based on said one or more partition columns, partitioning said set of rows into one or more subsets of rows; and
the instructions that cause said step of evaluating said window function further comprise instructions which, when executed by the one or more processors, cause the one or more processors to perform evaluating said window function over at least one of said one or more subsets of rows.
15. The non-transitory computer-readable storage medium of claim 9, wherein:
said rule is a first rule, said left-side expression is a first left-side expression, said right-side expression is a first right-side expression, and said window function is a first window function;
said model clause further comprises a second rule, wherein said second rule comprises a second left-side expression and a second right-side expression, wherein said second right-side expression includes a second window function;
said first window function specifies first one or more partition columns by which to partition a first set of rows in said relation into partitions, wherein said first set of rows includes first one or more cells that are identified by said first left-side expression of said first rule;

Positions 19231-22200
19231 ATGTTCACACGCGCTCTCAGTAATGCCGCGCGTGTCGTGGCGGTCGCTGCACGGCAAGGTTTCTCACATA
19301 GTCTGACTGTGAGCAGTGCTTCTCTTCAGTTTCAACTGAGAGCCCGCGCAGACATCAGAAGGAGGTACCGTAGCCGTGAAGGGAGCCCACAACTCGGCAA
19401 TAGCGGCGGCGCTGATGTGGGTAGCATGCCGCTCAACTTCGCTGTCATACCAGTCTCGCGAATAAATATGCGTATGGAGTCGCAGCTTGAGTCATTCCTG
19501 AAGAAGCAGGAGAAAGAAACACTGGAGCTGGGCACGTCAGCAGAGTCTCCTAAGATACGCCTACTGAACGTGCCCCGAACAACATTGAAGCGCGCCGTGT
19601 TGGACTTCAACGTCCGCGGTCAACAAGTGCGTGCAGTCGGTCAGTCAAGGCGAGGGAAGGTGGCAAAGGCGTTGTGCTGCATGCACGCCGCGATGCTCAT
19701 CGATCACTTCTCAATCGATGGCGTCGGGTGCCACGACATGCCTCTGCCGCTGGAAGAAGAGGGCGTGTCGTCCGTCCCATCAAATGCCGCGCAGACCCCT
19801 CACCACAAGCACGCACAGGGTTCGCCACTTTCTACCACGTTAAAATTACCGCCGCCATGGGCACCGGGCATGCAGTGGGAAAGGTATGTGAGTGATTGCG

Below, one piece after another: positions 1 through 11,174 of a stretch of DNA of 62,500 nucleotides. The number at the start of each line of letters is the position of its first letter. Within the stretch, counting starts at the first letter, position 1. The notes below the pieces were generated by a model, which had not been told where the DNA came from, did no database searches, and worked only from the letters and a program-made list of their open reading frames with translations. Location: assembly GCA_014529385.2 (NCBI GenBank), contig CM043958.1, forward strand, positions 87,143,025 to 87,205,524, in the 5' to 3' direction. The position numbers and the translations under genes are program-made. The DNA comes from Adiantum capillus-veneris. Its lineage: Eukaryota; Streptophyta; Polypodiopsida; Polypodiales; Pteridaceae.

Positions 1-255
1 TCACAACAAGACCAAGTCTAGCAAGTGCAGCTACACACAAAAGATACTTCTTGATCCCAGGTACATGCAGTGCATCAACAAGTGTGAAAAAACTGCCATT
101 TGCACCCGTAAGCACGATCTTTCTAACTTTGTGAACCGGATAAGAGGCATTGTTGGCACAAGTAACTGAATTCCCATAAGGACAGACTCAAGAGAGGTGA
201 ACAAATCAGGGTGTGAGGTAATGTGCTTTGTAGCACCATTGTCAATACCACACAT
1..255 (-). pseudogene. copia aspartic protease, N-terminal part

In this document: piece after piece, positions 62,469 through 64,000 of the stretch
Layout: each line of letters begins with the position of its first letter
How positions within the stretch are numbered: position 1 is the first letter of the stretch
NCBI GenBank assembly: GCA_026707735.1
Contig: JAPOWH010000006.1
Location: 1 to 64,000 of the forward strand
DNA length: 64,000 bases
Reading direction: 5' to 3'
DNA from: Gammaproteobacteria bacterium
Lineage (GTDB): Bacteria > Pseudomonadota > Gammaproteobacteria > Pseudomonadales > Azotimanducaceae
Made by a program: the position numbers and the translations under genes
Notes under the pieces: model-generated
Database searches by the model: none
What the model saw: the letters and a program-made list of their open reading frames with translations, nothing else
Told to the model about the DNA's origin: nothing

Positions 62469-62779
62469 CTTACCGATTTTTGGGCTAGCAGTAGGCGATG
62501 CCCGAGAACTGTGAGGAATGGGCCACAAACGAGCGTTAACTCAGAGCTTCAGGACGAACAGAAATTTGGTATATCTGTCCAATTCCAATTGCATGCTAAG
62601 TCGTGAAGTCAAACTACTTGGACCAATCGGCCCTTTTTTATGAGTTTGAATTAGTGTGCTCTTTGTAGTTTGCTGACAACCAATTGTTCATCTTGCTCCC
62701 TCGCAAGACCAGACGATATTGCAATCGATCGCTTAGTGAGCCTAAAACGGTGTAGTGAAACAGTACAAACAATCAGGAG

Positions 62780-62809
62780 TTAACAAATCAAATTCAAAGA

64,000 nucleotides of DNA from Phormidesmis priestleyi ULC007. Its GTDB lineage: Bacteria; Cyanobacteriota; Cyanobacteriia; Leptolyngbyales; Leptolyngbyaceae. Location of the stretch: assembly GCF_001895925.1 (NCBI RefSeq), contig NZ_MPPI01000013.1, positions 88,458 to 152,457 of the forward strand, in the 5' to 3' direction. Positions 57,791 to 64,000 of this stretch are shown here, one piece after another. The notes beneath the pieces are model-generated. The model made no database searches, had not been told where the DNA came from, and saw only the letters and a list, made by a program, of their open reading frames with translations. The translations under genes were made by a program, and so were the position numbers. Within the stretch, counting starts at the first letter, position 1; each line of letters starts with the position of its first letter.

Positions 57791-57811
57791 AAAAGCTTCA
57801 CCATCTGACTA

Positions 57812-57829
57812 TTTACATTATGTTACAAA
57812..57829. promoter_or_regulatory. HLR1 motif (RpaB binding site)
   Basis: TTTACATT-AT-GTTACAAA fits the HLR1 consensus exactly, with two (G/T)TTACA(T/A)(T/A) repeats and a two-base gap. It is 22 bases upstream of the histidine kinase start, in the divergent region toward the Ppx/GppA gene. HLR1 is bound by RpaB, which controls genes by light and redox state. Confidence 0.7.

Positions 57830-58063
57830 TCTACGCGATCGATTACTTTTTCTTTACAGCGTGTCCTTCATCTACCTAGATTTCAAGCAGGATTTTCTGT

said second window function specifies second one or more partition columns by which to partition a second set of rows into partitions, wherein said second set of rows includes second one or more cells that are identified by said second left-side expression of said second rule; and
the instructions that cause said step of executing said query further comprise instructions which, when executed by the one or more processors, cause the one or more processors to perform:
based on said first left-side expression, determining said first set of rows in said relation;
based on said first one or more partition columns, partitioning said first set of rows into first one or more subsets of rows;
based on said second left-side expression, determining said second set of rows in said relation;